A screen shot from a surveillance video camera at Twin Peaks, moments after shots rang out and people in blind panic fled for their lives
“Shared from Cisneros, Patricia – San Antonio
An inbox message…FROM A WAITRESS IN TWIN PEAKS. ON MAY 17, 2015.
“”I know you said you aren’t writing Stories anymore but I hope you will share this. I was a waitress there. The bikers are telling the truth. They saved our lives. The policemen in Waco really were pretending to be bikers. They have been trying to be setting up the bikers for months because one approached me trying to get me to help him. He was here as a biker and as a policeman that day. They scared us all to death and treated us like common criminals. I still have nightmares of the black policeman screaming at me that he was going to shoot me. I may forget what it smelled like in the freezer. I may forget watching them scream at dying men and wouldn’t let them have ambulances or doctors. I may forget that biker cop and the way he smiled at me like he was having fun. I will never forget the fear I felt that day because I felt like I was in a war and the policemen were the bad guys. If you don’t want to write any more stories it’s okay.” Shared from Cisneros, Patricia – San Antonio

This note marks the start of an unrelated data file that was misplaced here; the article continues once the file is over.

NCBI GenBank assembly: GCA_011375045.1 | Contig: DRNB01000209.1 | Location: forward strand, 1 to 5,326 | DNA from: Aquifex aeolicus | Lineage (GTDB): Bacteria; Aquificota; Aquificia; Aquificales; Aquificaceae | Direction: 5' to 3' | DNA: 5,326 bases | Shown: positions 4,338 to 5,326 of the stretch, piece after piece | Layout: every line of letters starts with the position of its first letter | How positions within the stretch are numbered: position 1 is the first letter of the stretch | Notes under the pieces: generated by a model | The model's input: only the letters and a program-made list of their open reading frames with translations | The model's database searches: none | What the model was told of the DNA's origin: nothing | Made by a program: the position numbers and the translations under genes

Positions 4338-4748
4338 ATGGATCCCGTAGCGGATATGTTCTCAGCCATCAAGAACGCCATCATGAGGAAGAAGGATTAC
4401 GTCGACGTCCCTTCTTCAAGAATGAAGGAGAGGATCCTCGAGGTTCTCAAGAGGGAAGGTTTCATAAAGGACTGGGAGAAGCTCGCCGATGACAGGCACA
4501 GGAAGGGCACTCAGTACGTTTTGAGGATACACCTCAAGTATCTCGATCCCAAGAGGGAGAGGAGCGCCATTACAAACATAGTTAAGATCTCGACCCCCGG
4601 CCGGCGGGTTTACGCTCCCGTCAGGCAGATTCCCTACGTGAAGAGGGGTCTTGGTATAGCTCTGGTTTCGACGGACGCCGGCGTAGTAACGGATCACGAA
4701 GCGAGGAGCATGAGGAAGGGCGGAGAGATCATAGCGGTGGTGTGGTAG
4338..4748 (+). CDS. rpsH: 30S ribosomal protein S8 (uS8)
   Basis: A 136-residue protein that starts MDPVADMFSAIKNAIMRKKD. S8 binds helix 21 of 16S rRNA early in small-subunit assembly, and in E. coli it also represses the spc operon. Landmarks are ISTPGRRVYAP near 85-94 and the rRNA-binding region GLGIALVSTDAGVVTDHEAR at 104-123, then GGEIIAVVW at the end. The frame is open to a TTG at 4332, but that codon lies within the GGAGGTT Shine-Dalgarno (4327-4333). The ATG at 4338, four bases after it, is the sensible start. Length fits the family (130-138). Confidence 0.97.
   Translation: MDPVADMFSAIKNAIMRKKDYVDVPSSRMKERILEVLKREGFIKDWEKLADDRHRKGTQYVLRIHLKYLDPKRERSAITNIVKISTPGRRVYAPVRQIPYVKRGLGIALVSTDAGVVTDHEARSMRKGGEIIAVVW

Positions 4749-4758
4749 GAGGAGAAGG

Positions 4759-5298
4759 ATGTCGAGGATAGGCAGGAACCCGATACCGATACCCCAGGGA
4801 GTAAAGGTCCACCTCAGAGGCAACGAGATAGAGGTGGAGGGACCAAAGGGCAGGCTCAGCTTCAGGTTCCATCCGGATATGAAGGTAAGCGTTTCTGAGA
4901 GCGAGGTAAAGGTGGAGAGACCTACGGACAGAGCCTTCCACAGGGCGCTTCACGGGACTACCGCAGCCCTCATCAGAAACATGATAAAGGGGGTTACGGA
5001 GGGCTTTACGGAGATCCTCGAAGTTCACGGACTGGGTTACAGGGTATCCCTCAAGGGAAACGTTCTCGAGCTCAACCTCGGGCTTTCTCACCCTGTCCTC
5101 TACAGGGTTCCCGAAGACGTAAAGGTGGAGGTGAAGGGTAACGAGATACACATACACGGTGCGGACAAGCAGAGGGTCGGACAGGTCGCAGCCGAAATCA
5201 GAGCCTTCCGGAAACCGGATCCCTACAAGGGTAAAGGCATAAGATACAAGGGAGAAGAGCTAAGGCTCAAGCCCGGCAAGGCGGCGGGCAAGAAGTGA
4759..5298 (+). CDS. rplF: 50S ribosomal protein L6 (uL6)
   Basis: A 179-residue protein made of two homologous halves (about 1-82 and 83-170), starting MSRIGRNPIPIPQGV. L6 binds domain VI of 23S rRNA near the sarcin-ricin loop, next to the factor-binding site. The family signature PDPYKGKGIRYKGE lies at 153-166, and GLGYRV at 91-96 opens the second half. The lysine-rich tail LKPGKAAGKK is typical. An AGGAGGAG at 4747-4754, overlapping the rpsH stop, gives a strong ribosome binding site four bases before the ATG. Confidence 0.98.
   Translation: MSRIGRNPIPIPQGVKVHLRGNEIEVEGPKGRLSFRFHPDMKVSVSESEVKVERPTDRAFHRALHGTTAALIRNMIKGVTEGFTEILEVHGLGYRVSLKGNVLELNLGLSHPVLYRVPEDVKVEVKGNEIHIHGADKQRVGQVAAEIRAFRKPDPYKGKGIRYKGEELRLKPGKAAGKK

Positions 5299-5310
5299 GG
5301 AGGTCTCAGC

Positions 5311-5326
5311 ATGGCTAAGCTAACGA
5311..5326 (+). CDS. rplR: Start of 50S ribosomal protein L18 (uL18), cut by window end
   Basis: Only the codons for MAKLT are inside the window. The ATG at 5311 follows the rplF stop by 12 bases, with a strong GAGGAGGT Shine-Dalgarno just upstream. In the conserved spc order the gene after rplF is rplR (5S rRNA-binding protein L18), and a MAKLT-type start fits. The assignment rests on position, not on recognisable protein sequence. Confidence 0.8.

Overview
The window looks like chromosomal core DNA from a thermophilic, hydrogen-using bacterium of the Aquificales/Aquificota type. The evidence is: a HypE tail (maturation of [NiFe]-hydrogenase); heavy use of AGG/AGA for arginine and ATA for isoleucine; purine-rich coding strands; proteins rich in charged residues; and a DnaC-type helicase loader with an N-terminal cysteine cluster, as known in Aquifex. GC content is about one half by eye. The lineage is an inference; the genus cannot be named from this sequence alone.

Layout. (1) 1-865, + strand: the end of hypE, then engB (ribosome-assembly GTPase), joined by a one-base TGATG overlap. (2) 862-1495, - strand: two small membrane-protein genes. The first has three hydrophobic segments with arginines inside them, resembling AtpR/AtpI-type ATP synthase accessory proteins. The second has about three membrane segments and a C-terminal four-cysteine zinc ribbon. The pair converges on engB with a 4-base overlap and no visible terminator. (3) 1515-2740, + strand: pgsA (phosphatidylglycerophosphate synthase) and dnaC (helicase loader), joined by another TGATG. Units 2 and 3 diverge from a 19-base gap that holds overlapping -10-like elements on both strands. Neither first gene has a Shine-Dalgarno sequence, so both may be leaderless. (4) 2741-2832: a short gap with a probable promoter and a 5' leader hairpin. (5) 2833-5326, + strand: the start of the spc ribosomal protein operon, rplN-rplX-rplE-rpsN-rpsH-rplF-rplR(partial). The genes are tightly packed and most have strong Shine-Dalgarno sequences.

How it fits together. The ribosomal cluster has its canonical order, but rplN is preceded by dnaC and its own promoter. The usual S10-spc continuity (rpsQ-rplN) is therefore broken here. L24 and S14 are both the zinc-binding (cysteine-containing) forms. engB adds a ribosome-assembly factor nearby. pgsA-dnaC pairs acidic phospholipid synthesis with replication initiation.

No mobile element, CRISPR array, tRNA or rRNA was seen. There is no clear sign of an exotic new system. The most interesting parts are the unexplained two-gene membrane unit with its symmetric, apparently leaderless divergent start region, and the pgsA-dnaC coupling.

The week of Monday, February 20, 2017 started with a bang.
Cisneros, Patricia, who admits that is not her real name, made a Facebook entry in a double blind cutout that led back to former national columnist Amy Irene White of “Easy Riders” fame. Nearly two years before, White had promised to go after and get the story of a waitress who endured the police assault in reaction to a shooting fracas that began over what had been represented as having been compelled from everything from a parking dispute to a turf war over who has the right to proclaim their club’s origins as “Texas” on their colors.